I know this is a discussion about literary qualities and every criticism above is valid in those terms. I just want to interject that there is a purpose in spelling out emotion and psychology in YA lit. We know that teenagers feel emotions intensely, but they also often have not yet developed a vocabulary to express or explain those feelings. Dessen does this so well and I am guessing that is one of the reasons she chooses to say so much about what Sydney is feeling and how Sydney comes to understand her feelings and experiences. It may not win her awards, but it serves her young readers well.

    • Karyn Silverman says:

      And her sales. There are many reasons Dessen is a perennial bestseller — the way in which she writes stories that are developmentally just right is doubtless one of them.

  7. Always in the Shadow
    Have you ever wondered what the victim’s family is going through? The realistic fictional novel, Saint Anything by Sarah Dessen is a romance novel written for young adults and older, the age range is from about 15 years of age or older. In this novel you are carried along the journey of a family who’s son has committed an immense crime.
    This book is about a family of four, the characters included the mother, father, Peyton, and Sydney. They are a very united family, or at least that is what the parents believe, but Sydney does not agree. After the incident, Sydney realizes even more how disconnected she is from her family.
    This book was recommended to me by the Arcadia High School librarian; he said absolutely amazing things about this book. This book stood to its expectations one hundred percent. This book is amazing from the book title, and cover, all the way to the text itself. The author of this book, Sarah Dessen, won the Goodreads Choice Awards Best Young Adult Fiction in 2009, and this novel that she wrote demonstrates perfectly why she won the award. This book had me intrigued from beginning to end, and that is saying a lot because I personally am not a big fan of reading. However, this book was unlike any other book I have ever read this book has a very well thought out plot, setting, conflict, and rising action. The book has you on the edge of your seat from the very beginning sentence which says: “ Would the defendant please rise”, the jury says in the Sarah Dessen book. As you read the book you are carried through the life of Sydney, alongside of her you go through a series of many emotions which include disappointment, sadness, happiness, and guilt. All these emotions are caused by her family, who she does not feel connected to. She makes it known throughout the story that she does not feel united with her family because they don’t understand her. As the novel continues, you begin to discover that Peyton no longer is the good little boy from the lower campus of Perkins Day, he is now a grown boy who has moved up to the Upper school campus of Perkins Day. That causes him to take a couple wrong turns. However, no matter what Peyton did, in his parents eyes he would never do anything wrong. The one who always ended up paying the consequences was Sydney herself, but she did not really mind that. Even when all her parents could focus on was her brother, she still managed to get through it and always think of others before herself. As the novel continues she begins to make new friends. Also her life begins to go back to normal or at least as close to normal as possible. She also gets into a relationship which causes her to become happier, and later begins to think about college. Also her relationships with her parents improves immensely. By the end of the book Sydney is no longer in the shadow, she is now herself.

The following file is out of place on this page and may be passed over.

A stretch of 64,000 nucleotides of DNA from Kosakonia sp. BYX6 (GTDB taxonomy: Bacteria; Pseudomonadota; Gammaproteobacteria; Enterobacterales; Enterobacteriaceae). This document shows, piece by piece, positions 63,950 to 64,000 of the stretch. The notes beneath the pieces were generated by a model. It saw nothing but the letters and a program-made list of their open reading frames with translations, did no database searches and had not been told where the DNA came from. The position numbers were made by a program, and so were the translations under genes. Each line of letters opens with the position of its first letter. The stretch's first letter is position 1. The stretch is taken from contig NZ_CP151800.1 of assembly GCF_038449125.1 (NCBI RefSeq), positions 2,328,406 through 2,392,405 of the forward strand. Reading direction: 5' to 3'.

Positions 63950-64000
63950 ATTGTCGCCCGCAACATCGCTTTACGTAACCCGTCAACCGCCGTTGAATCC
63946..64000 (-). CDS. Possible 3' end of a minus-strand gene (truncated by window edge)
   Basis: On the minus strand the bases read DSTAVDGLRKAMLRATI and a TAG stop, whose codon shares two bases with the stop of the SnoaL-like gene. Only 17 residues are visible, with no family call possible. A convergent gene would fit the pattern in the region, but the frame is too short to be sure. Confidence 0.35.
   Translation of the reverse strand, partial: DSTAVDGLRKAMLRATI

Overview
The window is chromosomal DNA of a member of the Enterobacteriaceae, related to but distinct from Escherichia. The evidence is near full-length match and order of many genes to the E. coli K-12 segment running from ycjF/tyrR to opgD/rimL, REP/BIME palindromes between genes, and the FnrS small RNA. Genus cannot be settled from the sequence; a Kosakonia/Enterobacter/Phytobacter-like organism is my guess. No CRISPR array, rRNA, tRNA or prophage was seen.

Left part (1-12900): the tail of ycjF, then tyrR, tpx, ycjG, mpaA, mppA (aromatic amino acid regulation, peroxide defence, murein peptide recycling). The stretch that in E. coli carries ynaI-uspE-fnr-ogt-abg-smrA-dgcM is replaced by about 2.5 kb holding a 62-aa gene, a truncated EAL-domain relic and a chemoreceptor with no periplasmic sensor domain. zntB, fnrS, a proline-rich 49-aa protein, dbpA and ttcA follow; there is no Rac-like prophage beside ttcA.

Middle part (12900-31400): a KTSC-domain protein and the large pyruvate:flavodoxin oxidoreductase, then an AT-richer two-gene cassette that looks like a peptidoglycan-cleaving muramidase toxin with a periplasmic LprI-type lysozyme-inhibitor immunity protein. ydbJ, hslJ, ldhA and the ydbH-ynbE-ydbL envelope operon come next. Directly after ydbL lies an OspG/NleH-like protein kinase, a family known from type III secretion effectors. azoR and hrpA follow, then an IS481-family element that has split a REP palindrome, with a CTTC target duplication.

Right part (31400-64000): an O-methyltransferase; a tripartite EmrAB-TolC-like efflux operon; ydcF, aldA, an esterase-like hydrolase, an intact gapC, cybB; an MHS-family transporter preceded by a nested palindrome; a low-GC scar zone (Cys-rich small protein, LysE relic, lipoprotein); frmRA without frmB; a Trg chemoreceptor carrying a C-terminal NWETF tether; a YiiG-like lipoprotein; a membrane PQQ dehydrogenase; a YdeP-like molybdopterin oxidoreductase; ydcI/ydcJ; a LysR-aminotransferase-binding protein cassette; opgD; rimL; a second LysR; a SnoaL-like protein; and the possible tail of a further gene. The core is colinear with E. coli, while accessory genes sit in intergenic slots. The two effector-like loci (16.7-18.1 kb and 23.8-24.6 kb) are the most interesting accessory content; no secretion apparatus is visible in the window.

All in all, this book is hands down the best book someone has ever recommended to me. I have not finished a book in at least three years; however, this book broke that record. This book was so intriguing that it caused me to not be able to book the book down, and I was able to finish the book in a matter of days. I one hundred percent recommend this book to anyone who is looking to get back into reading. I also recommend it to anyone who is a young adult or older, looking for a book full of adventure, suspense, and self-discovery.

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  1. […] 2017 Margaret A. Edwards Award, sponsored by SLJ, paid tribute to Sarah Dessen, author of Dreamland: A Novel (Viking, 2000) and many others, for significant and lasting […]